Disclosure: Earlier this year I was contacted by Binario Immagine e Comunicazione, a public and media relations agency working on behalf of Toscana Promozione, to assist in an international marketing campaign in support of Tuscan wine consortia, companies, and wine brands. The member consortia include Chianti, Chianti Classico, Brunello di Montalcino, Nobile di Montepulciano and Vernaccia di San Gimignano, and together they created a brand called Tuscany Taste. In exchange for three blog posts and social media posts on Facebook and Twitter, I received five wine samples from these five consortia members. I published two posts earlier this year, Will you be a Best Tuscan Wine Lover Awards 2013 winner? and Tuscany Taste: A Unified Brand and Vision, in support of this initiative. My wine samples arrived this week, so below is my third post about one of the wine consortia members, Chianti.
Chianti is perhaps one of the most well known wine-producing areas in Tuscany/Italy. When people think of Chianti, they often think of the rounded wine bottle in the basket. However, most Chianti is now sold in traditional Bordeaux-style bottles.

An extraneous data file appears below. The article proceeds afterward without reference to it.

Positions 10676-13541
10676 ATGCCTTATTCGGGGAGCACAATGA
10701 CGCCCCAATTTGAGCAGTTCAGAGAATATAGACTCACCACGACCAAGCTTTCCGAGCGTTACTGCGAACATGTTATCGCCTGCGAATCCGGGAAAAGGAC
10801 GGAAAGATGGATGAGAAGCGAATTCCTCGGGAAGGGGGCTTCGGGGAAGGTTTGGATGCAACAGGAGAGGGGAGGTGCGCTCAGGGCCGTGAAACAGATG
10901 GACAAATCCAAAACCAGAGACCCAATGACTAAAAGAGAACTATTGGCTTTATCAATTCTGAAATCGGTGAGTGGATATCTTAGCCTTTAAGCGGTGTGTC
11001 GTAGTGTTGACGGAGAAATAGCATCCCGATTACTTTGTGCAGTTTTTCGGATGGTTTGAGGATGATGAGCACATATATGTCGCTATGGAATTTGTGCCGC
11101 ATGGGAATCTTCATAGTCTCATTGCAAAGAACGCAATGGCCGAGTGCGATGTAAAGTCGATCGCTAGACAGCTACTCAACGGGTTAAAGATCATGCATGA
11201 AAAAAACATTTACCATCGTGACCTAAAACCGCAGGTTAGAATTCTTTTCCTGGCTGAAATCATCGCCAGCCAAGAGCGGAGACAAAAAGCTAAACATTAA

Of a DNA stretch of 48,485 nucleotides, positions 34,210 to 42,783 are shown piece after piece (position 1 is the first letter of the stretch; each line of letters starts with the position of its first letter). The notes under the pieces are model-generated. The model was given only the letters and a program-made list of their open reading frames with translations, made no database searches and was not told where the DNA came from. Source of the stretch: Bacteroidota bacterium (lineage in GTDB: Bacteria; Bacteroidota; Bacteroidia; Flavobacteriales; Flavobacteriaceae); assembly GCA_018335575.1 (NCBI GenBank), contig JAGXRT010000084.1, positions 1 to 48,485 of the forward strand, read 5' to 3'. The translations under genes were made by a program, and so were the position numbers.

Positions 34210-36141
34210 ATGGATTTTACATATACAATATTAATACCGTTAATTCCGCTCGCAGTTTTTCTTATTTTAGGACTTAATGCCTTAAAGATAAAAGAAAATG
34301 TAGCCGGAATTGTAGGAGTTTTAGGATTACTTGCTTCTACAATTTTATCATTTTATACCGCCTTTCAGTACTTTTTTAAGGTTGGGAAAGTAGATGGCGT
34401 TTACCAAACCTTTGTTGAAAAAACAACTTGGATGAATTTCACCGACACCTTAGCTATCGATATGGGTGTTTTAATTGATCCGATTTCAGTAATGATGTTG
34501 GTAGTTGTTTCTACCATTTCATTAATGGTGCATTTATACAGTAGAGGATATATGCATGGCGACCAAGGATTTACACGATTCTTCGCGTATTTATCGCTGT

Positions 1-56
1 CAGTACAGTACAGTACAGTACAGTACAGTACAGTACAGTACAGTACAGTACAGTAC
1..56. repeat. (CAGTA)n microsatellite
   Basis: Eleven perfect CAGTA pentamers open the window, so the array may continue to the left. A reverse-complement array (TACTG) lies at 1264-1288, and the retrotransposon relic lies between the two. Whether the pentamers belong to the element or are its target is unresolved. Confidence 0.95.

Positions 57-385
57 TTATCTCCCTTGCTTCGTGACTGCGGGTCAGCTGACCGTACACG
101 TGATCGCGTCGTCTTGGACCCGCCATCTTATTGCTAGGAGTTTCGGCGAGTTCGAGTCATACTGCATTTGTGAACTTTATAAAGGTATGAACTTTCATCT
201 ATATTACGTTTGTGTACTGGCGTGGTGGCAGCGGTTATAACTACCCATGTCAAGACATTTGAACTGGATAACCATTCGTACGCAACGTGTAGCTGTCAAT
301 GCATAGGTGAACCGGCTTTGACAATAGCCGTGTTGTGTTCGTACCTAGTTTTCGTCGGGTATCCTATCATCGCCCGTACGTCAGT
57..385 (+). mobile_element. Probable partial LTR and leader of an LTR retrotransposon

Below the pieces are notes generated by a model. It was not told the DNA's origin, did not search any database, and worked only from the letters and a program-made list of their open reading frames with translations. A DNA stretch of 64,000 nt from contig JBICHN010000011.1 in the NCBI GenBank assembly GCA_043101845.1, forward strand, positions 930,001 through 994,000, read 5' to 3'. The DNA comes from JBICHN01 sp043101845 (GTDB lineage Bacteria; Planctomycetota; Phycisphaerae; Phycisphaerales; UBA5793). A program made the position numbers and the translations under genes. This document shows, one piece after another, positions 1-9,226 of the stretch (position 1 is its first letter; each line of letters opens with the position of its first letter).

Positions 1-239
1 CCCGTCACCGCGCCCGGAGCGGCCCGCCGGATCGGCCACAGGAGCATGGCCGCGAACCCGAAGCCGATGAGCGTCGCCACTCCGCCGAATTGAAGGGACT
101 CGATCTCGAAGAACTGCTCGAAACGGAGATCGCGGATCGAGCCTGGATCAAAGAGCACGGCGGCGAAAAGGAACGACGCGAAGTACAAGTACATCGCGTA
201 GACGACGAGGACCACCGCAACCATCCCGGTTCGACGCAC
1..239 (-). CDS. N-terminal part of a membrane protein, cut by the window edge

The primary black grapes grown in Chianti are Sangiovese, Canaiolo, and Colorino. Red wines from Chianti must be at least 70% Sangiovese (those from Chianti Classico DOCG must be at least 80% Sangiovese and no white grapes allowed). Chianti may contain up to 10% white grapes and up to 15% international grapes, such as Cabernet Sauvignon, Merlot, and Syrah. (Source: Chianti: Vast Region Makes Vast Improvements). However, the Chianti percentage requirements seem to be constantly changing.
This week I opened of my samples, the 2010 Podere Dell’anselmo di Forconi Fabrizio Terre di Bracciatica Chianti DOCG, for a dinner with friends. It was more robust at first sip than I expected, as it is a Sangiovese-Cabernet Sauvignon blend. My friends and I decided to let it sit for a while. A couple of hours later it was much more approachable, with both black and red berry aromas and flavors, a toasted oak quality, and a nice balance of acidity and tannins. We also tried it with a Metrokane Rabbit Wine Aerating Pourer, which softened the tannins and brought out more of the bright fruit flavors and acidity.
Recommended pairings include cheeses, braised or grilled red meat, vegetable soup, and fish/fish pasta dishes. Due to the robustness, I would recommend hearty cheeses and red meats rather than a delicate pasta dish. My friends and I paired this wine with spaghetti and meatballs in a red sauce. I think it would have paired better with a steak or burger.